Greek art, like Greek mythology, embodied a finely graduated half-unconscious analysis of human nature. The mystery of procreation was indicated by phalli on the Hermæ. Unbridled appetite found incarnation in Priapus, who, moreover, was never a Greek god, but a Lampsacene adopted from the Asian coast by the Romans. The natural desires were symbolised in Aphrodite Praxis, Kallipugos, or Pandemos. The higher sexual enthusiasm assumed celestial form in Aphrodite Ouranios. Love itself appeared personified in the graceful Erôs of Praxiteles; and how sublimely Pheidias presented this god to the eyes of his worshippers can now only be guessed at from a mutilated fragment among the Elgin marbles. The wild and native instincts, wandering, untutored and untamed, which still connect man with the life of woods and beasts and April hours, received half-human shape in Pan and Silenus, the Satyrs and the Fauns. In this department of semi-bestial instincts we find one solitary instance bearing upon paiderastia. The group of a Satyr tempting a youth at Naples stands alone among numerous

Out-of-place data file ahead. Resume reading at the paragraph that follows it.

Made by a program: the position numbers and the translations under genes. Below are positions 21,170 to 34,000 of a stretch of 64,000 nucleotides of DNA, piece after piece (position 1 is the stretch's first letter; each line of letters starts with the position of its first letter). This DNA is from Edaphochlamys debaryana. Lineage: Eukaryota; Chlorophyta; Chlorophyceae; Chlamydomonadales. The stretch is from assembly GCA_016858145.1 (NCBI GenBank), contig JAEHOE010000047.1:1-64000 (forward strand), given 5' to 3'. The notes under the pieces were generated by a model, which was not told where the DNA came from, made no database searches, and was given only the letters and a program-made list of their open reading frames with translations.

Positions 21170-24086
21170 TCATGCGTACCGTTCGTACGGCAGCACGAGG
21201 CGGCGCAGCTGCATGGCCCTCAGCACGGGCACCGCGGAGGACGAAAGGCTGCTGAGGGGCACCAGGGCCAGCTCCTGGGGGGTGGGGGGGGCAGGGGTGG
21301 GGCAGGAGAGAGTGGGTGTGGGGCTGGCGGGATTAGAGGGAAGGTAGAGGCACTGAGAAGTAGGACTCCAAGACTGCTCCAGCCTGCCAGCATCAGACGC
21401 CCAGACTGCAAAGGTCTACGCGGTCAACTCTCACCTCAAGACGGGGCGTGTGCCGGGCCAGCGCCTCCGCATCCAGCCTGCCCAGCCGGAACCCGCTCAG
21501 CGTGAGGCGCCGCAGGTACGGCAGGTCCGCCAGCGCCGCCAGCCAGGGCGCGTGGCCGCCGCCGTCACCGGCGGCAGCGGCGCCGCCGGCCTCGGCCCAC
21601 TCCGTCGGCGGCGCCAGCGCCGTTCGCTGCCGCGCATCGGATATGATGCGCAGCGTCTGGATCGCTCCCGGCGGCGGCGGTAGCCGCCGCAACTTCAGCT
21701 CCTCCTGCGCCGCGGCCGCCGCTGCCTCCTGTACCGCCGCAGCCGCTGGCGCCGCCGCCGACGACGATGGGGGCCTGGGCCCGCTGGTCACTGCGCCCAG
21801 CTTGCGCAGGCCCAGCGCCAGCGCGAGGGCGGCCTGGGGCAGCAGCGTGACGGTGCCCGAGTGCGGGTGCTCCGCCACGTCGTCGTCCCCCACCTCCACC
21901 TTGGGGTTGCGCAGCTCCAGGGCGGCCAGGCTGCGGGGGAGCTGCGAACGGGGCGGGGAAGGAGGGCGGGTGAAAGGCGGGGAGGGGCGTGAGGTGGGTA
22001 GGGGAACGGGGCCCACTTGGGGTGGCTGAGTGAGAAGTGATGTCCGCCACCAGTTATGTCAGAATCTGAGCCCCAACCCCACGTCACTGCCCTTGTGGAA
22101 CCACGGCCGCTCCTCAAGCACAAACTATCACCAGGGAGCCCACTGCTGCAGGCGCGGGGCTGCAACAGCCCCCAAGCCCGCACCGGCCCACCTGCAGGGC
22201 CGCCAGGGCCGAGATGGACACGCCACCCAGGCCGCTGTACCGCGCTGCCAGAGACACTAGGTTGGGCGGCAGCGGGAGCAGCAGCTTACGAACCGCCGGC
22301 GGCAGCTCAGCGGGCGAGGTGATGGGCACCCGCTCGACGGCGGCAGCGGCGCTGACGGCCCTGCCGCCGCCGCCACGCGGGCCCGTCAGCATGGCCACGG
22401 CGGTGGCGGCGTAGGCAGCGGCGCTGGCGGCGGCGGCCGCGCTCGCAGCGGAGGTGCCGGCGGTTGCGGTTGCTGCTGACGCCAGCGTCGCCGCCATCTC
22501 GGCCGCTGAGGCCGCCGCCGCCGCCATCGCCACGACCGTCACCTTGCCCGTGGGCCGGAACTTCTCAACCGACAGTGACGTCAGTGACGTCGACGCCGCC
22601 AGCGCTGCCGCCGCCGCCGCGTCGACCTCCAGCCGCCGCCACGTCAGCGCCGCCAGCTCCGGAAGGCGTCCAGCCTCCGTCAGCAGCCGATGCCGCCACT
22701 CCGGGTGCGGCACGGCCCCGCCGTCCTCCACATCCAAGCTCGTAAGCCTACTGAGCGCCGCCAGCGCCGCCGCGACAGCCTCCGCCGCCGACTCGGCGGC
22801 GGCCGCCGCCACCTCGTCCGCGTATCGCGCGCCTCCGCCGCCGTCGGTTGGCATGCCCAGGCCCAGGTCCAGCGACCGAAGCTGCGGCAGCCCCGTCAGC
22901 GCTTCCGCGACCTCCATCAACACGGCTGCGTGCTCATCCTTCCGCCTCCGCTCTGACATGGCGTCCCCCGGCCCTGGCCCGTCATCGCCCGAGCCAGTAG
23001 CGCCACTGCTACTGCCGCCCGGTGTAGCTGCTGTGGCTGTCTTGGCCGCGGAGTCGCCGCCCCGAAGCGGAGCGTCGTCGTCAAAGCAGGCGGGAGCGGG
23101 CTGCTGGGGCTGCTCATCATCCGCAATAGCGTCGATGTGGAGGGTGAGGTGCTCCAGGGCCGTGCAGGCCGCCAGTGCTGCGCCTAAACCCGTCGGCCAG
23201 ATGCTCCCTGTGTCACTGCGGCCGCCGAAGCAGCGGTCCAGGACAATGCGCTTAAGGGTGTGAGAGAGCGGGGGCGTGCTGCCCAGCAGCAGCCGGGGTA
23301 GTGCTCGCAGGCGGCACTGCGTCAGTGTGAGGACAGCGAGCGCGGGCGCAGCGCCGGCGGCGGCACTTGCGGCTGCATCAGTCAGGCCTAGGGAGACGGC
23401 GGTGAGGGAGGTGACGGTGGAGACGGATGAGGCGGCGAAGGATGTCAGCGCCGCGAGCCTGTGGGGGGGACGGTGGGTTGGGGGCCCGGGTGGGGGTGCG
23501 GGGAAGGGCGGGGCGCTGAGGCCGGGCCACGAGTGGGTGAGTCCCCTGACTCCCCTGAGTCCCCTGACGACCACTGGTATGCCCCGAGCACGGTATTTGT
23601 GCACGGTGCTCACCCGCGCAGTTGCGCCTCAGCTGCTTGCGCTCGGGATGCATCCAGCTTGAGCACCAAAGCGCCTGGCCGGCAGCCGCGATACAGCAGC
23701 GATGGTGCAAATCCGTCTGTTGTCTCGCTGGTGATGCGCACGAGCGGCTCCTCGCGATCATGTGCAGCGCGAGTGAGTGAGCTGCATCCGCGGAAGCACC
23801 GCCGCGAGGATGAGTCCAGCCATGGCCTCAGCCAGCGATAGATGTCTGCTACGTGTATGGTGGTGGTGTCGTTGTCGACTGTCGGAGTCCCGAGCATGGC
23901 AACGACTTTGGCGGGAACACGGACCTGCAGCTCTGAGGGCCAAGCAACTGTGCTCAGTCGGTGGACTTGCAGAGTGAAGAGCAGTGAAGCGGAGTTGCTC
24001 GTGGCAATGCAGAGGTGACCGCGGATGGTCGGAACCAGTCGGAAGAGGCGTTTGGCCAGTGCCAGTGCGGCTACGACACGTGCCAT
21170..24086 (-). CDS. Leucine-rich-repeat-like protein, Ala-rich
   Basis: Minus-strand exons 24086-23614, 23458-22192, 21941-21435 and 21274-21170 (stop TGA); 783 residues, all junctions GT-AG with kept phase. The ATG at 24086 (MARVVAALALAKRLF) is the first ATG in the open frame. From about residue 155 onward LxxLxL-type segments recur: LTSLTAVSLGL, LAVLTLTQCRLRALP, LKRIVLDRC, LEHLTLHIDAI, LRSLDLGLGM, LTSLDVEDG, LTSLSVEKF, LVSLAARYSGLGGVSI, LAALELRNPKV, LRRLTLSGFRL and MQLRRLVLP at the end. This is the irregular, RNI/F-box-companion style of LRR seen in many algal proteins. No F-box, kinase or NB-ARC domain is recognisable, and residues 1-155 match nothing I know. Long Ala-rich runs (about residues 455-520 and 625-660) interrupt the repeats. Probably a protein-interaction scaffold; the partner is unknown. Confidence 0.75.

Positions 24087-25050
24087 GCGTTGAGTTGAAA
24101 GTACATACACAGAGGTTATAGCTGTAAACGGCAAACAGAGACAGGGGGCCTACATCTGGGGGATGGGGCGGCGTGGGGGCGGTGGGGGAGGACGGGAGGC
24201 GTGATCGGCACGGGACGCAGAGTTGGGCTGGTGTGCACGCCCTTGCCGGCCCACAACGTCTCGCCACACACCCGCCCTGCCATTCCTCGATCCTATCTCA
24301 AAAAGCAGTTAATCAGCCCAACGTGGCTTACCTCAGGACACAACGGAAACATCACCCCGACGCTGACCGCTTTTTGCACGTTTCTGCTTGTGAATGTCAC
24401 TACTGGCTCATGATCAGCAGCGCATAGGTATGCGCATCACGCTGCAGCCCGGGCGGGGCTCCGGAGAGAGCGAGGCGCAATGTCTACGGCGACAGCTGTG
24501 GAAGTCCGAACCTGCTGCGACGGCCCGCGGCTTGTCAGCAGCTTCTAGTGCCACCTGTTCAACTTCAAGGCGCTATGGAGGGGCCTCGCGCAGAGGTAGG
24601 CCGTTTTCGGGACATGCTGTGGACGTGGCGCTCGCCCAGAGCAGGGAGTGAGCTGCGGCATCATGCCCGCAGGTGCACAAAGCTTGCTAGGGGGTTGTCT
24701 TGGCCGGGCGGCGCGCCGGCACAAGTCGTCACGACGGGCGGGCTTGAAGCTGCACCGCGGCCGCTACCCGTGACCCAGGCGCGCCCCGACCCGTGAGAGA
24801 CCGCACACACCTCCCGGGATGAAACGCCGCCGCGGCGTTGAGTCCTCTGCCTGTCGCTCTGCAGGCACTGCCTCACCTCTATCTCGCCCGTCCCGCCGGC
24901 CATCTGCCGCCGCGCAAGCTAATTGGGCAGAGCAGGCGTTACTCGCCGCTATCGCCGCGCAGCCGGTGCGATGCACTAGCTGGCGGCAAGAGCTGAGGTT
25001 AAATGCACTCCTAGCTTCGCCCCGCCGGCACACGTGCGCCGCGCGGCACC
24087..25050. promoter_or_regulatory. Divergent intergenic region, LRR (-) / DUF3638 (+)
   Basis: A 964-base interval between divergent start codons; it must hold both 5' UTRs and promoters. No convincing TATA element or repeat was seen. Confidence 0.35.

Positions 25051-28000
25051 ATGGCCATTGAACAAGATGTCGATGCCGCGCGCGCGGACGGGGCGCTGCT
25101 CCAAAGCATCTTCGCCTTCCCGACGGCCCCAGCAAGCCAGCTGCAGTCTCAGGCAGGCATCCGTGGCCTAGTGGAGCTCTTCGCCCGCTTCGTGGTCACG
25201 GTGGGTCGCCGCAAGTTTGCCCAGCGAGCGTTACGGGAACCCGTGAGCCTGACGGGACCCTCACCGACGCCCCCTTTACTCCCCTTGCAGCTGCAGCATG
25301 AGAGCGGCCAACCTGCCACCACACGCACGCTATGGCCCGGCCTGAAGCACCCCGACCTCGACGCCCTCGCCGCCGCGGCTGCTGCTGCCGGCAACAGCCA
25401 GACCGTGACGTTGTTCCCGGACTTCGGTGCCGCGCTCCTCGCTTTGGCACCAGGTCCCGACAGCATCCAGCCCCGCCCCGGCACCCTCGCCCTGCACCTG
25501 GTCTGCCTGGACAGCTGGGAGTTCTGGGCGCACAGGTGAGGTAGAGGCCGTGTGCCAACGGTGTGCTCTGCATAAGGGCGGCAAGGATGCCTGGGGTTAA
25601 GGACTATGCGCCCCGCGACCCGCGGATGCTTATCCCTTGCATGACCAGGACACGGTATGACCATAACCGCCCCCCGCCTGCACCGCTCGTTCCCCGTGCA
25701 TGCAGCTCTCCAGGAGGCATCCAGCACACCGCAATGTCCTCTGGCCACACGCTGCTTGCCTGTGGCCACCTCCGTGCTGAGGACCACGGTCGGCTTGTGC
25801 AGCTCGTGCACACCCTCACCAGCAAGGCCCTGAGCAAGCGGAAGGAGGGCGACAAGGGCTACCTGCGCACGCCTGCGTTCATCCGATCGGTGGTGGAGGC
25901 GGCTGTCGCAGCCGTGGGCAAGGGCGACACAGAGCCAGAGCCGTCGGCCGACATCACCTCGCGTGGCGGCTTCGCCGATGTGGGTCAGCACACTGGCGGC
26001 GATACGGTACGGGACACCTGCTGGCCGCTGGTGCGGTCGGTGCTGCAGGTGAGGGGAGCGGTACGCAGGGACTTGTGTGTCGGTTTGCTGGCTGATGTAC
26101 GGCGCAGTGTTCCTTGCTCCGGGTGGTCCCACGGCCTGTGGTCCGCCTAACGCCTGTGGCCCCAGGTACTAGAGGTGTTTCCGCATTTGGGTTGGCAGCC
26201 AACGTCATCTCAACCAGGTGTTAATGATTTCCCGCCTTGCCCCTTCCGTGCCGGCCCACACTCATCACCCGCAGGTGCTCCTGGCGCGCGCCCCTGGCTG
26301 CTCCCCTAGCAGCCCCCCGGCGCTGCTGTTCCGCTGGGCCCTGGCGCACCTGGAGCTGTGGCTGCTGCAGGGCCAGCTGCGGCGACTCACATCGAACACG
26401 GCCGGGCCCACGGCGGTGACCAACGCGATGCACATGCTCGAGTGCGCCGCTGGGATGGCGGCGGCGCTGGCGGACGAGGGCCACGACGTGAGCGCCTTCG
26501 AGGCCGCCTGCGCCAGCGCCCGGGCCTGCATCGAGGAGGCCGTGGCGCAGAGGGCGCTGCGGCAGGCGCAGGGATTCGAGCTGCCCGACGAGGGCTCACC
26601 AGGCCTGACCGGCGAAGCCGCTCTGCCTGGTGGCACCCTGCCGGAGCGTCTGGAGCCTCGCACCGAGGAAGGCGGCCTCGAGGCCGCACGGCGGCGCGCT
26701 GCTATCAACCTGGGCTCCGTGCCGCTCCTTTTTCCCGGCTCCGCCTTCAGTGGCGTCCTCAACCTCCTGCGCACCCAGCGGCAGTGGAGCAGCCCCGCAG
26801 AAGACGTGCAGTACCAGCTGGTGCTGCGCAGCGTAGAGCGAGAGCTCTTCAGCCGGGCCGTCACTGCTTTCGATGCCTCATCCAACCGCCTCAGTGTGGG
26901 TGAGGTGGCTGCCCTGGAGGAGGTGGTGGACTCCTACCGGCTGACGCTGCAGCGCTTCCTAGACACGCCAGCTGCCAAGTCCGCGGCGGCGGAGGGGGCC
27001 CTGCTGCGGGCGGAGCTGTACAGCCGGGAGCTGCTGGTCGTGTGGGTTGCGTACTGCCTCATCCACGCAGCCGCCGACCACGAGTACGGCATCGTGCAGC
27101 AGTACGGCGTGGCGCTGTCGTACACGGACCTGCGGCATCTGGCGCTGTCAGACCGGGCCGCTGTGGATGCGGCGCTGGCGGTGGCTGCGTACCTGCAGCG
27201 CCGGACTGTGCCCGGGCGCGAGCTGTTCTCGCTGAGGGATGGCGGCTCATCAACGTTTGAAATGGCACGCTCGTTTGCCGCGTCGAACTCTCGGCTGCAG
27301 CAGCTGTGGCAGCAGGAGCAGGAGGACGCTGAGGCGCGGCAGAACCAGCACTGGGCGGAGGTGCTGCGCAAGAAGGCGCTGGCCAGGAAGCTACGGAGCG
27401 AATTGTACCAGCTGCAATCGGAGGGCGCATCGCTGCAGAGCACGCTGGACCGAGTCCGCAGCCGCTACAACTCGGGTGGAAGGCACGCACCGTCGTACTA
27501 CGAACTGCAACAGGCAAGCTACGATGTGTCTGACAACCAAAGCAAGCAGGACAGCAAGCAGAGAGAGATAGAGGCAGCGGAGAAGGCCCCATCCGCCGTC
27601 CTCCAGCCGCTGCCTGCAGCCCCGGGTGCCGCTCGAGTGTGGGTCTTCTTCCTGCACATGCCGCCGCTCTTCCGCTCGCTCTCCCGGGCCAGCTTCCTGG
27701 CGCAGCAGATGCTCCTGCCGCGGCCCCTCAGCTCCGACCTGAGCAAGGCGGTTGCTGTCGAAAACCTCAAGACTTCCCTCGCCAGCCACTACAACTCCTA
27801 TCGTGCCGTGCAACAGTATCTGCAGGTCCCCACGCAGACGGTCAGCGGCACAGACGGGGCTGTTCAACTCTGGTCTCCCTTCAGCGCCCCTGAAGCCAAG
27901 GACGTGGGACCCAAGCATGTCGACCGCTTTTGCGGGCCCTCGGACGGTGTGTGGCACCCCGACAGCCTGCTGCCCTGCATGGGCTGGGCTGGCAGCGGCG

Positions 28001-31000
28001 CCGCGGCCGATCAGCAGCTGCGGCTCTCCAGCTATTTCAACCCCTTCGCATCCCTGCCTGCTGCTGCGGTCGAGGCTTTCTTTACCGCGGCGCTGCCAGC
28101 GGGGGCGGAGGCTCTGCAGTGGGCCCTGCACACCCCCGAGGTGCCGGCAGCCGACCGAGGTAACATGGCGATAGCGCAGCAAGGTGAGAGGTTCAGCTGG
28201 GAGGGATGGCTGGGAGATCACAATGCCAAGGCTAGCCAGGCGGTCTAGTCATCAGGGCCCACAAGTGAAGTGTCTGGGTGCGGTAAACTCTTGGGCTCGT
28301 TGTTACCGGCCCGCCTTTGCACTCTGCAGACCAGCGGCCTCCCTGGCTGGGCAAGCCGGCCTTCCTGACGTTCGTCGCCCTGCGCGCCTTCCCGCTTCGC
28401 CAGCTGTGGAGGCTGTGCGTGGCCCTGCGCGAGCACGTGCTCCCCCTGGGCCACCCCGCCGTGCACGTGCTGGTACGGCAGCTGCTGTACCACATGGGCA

similar compositions which have female or hermaphroditic figures, and which symbolise the violent and comprehensive lust of brutal appetite. Further distinctions between the several degrees of love were drawn by the Greek artists. Himeros, the desire that strikes the spirit through the eyes, and Pothos, the longing of souls in separation from the object of their passion, were carved together with Erôs by Scopas for Aphrodite's temple at Megara. Throughout the whole of this series there is no form set aside for paiderastia, as might have been expected if the fancy of the Greeks had idealised a sensual Asiatic passion. Statues of Ganymede carried to heaven by the eagle are, indeed, common enough in Græco-Roman plastic art; yet even here there is nothing which indicates the preference for a specifically voluptuous type of male beauty.